Linear non-exact differential equation made exact

In summary: Most of the tutors at my college are undergrad students, so they don't go that high in math. I asked one of them about this problem and he didn't know. And I don't think the other tutors ever took DE. You're right, I should have asked the professor for help. I'm just shy sometimes.
  • #1
rsera
5
1

Homework Statement



Find the general solution:
(y+1) dx + (4x - y) dy = 0

Homework Equations



dy/dx + P(x)y = Q(x) (standard form)
e^(∫ P(x) dx) (integrating factor)

The Attempt at a Solution



This exercise is in the chapter on linear equations, making non-exact equations exact.

So I know I need to put it into the form:
dy/dx + P(x)y = Q(x)

So that I can find the Integrating Factor:
e^( ∫ P(x) dx)

Then multiply through by the Integrating Factor and solve the resulting exact equation.

My problem with this one has been getting it into that standard form.

If I divide by dx and rearrange, I get:

(4x - y) dy/dx + (y+1) = 0

Then divide by (4x - y)

dy/dx + (y + 1) / (4x - y) = 0

However, this does not match the standard form, because it is not a function of x times y.

I know what to do once it's in standard form, I'm just having troubles getting to that point. Any clue as to what trick to use to get it to standard form would be appreciated. Thanks!
 
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  • #2
rsera said:

Homework Statement



Find the general solution:
(y+1) dx + (4x - y) dy = 0

Homework Equations



dy/dx + P(x)y = Q(x) (standard form)
e^(∫ P(x) dx) (integrating factor)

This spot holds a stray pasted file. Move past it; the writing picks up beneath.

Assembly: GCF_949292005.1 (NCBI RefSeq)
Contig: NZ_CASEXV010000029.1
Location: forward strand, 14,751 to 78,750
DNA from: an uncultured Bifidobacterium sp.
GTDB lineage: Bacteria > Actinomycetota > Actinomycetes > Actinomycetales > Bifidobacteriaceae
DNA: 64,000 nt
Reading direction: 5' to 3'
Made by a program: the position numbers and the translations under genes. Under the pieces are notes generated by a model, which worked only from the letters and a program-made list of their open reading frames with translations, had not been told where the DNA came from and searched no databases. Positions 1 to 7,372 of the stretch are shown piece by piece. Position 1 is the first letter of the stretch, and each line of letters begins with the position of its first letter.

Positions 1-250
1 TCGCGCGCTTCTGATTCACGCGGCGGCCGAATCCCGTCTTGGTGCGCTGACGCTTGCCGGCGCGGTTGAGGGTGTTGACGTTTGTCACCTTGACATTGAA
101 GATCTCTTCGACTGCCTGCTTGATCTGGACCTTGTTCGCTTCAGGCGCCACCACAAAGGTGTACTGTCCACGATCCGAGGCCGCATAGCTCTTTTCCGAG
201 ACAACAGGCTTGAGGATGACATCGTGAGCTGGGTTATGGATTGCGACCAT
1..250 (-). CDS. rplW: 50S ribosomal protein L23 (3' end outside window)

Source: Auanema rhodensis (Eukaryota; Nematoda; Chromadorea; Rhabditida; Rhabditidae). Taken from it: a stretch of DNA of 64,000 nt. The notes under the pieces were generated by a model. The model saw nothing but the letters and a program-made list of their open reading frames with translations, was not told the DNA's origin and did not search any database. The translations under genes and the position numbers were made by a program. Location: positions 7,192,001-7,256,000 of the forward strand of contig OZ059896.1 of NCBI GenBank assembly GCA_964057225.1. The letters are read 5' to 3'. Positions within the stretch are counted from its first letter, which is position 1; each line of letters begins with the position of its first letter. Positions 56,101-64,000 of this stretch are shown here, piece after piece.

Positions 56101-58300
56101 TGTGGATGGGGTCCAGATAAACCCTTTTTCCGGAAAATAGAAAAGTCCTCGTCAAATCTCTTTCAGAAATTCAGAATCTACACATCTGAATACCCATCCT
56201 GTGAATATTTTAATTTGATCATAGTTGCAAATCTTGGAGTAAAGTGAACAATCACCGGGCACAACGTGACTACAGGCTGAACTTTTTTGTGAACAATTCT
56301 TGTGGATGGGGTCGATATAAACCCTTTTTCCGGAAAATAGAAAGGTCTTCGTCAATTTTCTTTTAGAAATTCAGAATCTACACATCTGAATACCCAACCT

The Attempt at a Solution



This exercise is in the chapter on linear equations, making non-exact equations exact.

So I know I need to put it into the form:
dy/dx + P(x)y = Q(x)

So that I can find the Integrating Factor:
e^( ∫ P(x) dx)

Then multiply through by the Integrating Factor and solve the resulting exact equation.

My problem with this one has been getting it into that standard form.

If I divide by dx and rearrange, I get:

(4x - y) dy/dx + (y+1) = 0

Then divide by (4x - y)

dy/dx + (y + 1) / (4x - y) = 0

However, this does not match the standard form, because it is not a function of x times y.

I know what to do once it's in standard form, I'm just having troubles getting to that point. Any clue as to what trick to use to get it to standard form would be appreciated. Thanks!
Hello rsera. Welcome to PF !


How about if you switch the roles of x & y? In other words, treat y as the independent variable and consider x to be a function of y .
 
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  • #3
Thank you for the welcome and the reply!

You know, I had thought about doing that after I posted, but wasn't sure if that was the right way to approach it.

So, if I switch them, I get the standard form as:
dx/dy + [4/(y+1)] * x = y / (y+1)

So my integrating factor is:
e^∫P(y) dy ; P(y) = 4 / (y+1)
e^ ∫4/(y+1) dy = e^ 4ln|y+1| = (y+1)^4

I can multiply through by (y+1)^4 and get:
(y+1)^4 * dx/dy + (y+1)^4 [4/(y+1)] * x = (y+1)^4 * (y / (y+1))

Which simplifies to:
(y+1)^4 * dx/dy + (y+1)^4 [4/(y+1)] * x = y(y+1)^3

And then integrate both sides to get:
(y+1)^4 * x = ∫y(y+1)^3 dy

Am I on the right track here? I tried integrating y(y+1)^3 using integration by parts, but I didn't get an answer that looked anything like the one in the book. If I'm correct up to here, can you suggest a better method for integrating it?
 
  • #4
rsera said:
Thank you for the welcome and the reply!

You know, I had thought about doing that after I posted, but wasn't sure if that was the right way to approach it.

So, if I switch them, I get the standard form as:
dx/dy + [4/(y+1)] * x = y / (y+1)

So my integrating factor is:
e^∫P(y) dy ; P(y) = 4 / (y+1)
e^ ∫4/(y+1) dy = e^ 4ln|y+1| = (y+1)^4

I can multiply through by (y+1)^4 and get:
(y+1)^4 * dx/dy + (y+1)^4 [4/(y+1)] * x = (y+1)^4 * (y / (y+1))

Which simplifies to:
(y+1)^4 * dx/dy + (y+1)^4 [4/(y+1)] * x = y(y+1)^3

And then integrate both sides to get:
(y+1)^4 * x = ∫y(y+1)^3 dy